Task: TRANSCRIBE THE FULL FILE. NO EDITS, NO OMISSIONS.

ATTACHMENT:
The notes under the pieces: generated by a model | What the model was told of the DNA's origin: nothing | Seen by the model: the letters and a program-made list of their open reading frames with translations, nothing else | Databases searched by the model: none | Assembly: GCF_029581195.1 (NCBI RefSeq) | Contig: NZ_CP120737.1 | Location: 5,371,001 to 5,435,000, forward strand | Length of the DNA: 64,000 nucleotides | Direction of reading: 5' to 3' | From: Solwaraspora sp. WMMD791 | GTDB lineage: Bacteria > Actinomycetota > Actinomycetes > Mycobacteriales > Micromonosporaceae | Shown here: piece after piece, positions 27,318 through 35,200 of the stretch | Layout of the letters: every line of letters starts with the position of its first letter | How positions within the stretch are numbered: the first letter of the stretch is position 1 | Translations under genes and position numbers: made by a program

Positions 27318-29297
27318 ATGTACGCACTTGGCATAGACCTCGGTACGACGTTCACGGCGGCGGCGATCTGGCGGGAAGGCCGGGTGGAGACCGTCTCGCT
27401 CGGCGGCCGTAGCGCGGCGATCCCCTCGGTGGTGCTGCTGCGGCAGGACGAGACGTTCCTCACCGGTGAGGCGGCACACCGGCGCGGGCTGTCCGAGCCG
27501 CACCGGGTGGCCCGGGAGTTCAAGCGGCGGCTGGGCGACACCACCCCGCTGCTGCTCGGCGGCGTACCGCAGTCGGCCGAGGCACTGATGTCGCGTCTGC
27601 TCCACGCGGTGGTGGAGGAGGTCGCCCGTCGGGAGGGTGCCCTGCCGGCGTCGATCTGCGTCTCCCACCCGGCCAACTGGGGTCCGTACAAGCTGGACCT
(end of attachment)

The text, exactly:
The notes under the pieces: generated by a model | What the model was told of the DNA's origin: nothing | Seen by the model: the letters and a program-made list of their open reading frames with translations, nothing else | Databases searched by the model: none | Assembly: GCF_029581195.1 (NCBI RefSeq) | Contig: NZ_CP120737.1 | Location: 5,371,001 to 5,435,000, forward strand | Length of the DNA: 64,000 nucleotides | Direction of reading: 5' to 3' | From: Solwaraspora sp. WMMD791 | GTDB lineage: Bacteria > Actinomycetota > Actinomycetes > Mycobacteriales > Micromonosporaceae | Shown here: piece after piece, positions 27,318 through 35,200 of the stretch | Layout of the letters: every line of letters starts with the position of its first letter | How positions within the stretch are numbered: the first letter of the stretch is position 1 | Translations under genes and position numbers: made by a program

Positions 27318-29297
27318 ATGTACGCACTTGGCATAGACCTCGGTACGACGTTCACGGCGGCGGCGATCTGGCGGGAAGGCCGGGTGGAGACCGTCTCGCT
27401 CGGCGGCCGTAGCGCGGCGATCCCCTCGGTGGTGCTGCTGCGGCAGGACGAGACGTTCCTCACCGGTGAGGCGGCACACCGGCGCGGGCTGTCCGAGCCG
27501 CACCGGGTGGCCCGGGAGTTCAAGCGGCGGCTGGGCGACACCACCCCGCTGCTGCTCGGCGGCGTACCGCAGTCGGCCGAGGCACTGATGTCGCGTCTGC
27601 TCCACGCGGTGGTGGAGGAGGTCGCCCGTCGGGAGGGTGCCCTGCCGGCGTCGATCTGCGTCTCCCACCCGGCCAACTGGGGTCCGTACAAGCTGGACCT